The PS1s are low enough to present a trip hazard (they are strong enough to be stood on though)
They make attractive pole dancing props
The control panel at the rear becomes more exposed


So onto my latest idea which was to make a lightweight frame for the B1s to sit on - again my plan is to only use this when I don’t have enough space to spread things out.

The photos below show the unit after construction, before I coated it black, so that it’s easier to see (except for the last one). It took just under half an hour to make and weighs only a few hundred grams. I can post detailed measurements etc if anyone wants to know them

[img]http://f5.putfile.com/6/17816440718-thumb.jpg"> [/IMG]

My B1 Stand - Mark 1

[img]http://f5.putfile.com/6/17816424547-thumb.jpg"> [/IMG]

In position over the PS1

[img]http://f5.putfile.com/6/17816471658-thumb.jpg"> [/IMG]

With the L1 & B1s in place

[img]http://f5.putfile.com/6/17816503910-thumb.jpg"> [/IMG]

The rear control panel 'protected' by the B1s

[img]http://f5.putfile.com/6/17816491787-thumb.jpg"> [/IMG]

The stand finished in 'Disco Black'
Firstly my apologies for messing up the image transfer and thanks to ST for sorting it out - I couldn't find a button to preview the post before submission (I'm one of those people that when all else fails I read the instructions Red Face)

Hopefully after following STs advice I've sorted it although having them follow a post later does keep that suspense factor Smile

To answer the questions that have already been asked:

Sound - I've only used this in locations where the system wasn't even at half power due to the size of the venue so the effect on the sound wasn't even noticable.

Materials - the stand is made from 25mm right angled aluminium (I say Al U Min Ium you say A Lum In Um Big Grin )

Measurements 2 X 2 metre lengths are required and from each cut 1 X 700mm, 2 X 170mm and 2 X 460mm this then gives you 10 pieces and a small offcut. My apologies if you require this in feet & inches but my new tape measure only had the metric markings on it.

Construction I fixed mine together using rivets (3 at each corner and 2 for each middle cross member) - now after making it I did think that if I omitted one rivet from each leg they could then be folded flat to make it even easier to transport and I will try this soon (a Mk II version).

In Use Again this was only in small venues where there wasn't room to spread the B1s out and where the PS1 could be vulnerable. I was pleased with the way they stood up to the task - even when a videoographer choose to put his foot on a (raised) B1 to steady himself whilst he filmed - until he saw my glare that was Mad Something that I read on another thread and indeed I've experienced myself, is a tendancy for the B1s to wander on a wooden floor when the bass is pumping. Because the stand (ST1 Smile) is fairly tight fitting to the PS1 this doesn't happen.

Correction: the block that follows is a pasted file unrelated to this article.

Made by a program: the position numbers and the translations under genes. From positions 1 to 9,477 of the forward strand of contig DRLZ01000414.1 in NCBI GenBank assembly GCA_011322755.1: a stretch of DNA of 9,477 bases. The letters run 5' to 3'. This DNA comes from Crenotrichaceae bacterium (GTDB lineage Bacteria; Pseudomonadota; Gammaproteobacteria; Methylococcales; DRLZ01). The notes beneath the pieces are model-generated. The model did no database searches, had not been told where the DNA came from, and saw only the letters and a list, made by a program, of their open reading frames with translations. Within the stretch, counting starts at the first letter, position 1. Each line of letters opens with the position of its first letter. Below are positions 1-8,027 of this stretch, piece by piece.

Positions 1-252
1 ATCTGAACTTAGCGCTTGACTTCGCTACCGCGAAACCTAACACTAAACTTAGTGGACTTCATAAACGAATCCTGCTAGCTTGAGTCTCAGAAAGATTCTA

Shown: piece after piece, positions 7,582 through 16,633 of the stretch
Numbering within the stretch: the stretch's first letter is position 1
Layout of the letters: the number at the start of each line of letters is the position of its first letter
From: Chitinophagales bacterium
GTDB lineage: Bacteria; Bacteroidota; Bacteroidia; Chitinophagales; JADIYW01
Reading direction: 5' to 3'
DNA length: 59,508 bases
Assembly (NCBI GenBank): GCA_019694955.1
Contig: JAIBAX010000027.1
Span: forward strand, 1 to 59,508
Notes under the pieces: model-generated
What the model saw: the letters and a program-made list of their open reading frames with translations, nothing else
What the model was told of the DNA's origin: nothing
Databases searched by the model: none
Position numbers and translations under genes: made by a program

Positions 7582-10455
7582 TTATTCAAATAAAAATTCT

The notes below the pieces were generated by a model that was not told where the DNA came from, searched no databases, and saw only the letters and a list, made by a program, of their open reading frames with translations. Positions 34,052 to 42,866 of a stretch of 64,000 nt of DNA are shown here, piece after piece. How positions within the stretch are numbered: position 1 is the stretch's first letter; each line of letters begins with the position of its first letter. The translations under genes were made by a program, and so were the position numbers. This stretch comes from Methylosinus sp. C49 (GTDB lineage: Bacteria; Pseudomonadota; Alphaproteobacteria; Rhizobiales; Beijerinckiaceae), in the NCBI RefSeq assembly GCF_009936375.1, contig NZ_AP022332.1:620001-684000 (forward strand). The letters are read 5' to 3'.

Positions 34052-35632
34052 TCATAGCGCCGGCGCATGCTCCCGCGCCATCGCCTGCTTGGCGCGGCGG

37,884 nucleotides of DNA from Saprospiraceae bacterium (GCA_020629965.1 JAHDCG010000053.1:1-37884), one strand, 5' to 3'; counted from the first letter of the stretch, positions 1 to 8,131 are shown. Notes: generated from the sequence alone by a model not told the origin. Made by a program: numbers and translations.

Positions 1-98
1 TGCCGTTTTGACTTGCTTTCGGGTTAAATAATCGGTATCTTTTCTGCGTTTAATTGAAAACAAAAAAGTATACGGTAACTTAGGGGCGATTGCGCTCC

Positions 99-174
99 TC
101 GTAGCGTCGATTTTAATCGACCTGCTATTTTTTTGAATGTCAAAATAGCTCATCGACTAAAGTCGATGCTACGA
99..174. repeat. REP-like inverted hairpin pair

Thanks for your time because I do have a habit of going on a bit (a bit Roll Eyes) one last thing - the finish is simply Gaffa (Duck) tape
quote:
I'd by 4 from you!


To be honest I'm not trying to market these - it was just an idea I had that seems to work and they are really simple to make so I thought I'd share it with you all.

Once the planning and measurements were taken care of it took under 30 minutes to cut the aluminium, drill holes and rivet all the bits together.

The only tools required are a tape measure, hack-saw, file, drill with 3mm bit and a hand rivet gun.
quote:
I'd like to do something similar, but with both of the B1s behind the L1 but still above the control panel of the PS1.


Hi Richard just slide the 'ST1' backwards. I've used mine 5 times now and I can't say that I've noticed any adverse effect with the sound although I do only use it at smaller venues when I don't have room to spread things out and where the system is never above half power.
Paul Smith is a genius in my opinion since he has solved several problems with one invention.

The B1 riser is exactly what I want for systems.

I've been placing my B-1's on the PS-1 base on each side of the pole mostly because I like the look and it does save space but I do worry a bit about vibration even though we've been told this shouldn't affect the PS-1's at all.

We all worry about the back area of the PS-1 being vulnerable to spills from open containers or heaven forbid a sprinkler system that wasn't programmed to be shut off during a performance.

So I suggest that Paul's B1 stand could be extended 6 inches or so to the rear to cover the connections entirely. A 4" to 6" thin piece of wood or plastic could offer protection from the potential spills and would also help hide the messy tangle of cords. Even with that attached to the angle iron it could still be designed to fold nearly flat.

I did hate the fact I had a bunch of cords showing at first but later I relaxed when I figured for the majority of the time of performance it's all in the dark! Nobody sees the cords anyway but it is unsightly during daylight or early stages of events.

My friend can make these for me and if anyone wants a set made when he makes mine please let me know. They will be portable, which means they'll fold down to nearly flat (maybe 3 or 4 inches thick for transport) and very light.

The angle iron is actually light weight aluminum but is very sturdy when used for this type of application. The legs will fold down and up with the touch of a finger.

I'm offering this only because Paul said he wasn't interested in making them in bulk.

If we have enough orders I think we could give everybody a great deal. Cost of materials plus a little for our time making them and of course S & H.
email me if you're interested at:
gpledger@sprynet.com

Later,
Gary
Again, I'm not trying to steal Phil's idea and I just really want to help solve a problem we've all been working on...protecting the back side of the PS-1's and for me in particular raising the B1's off the PS-1 securely.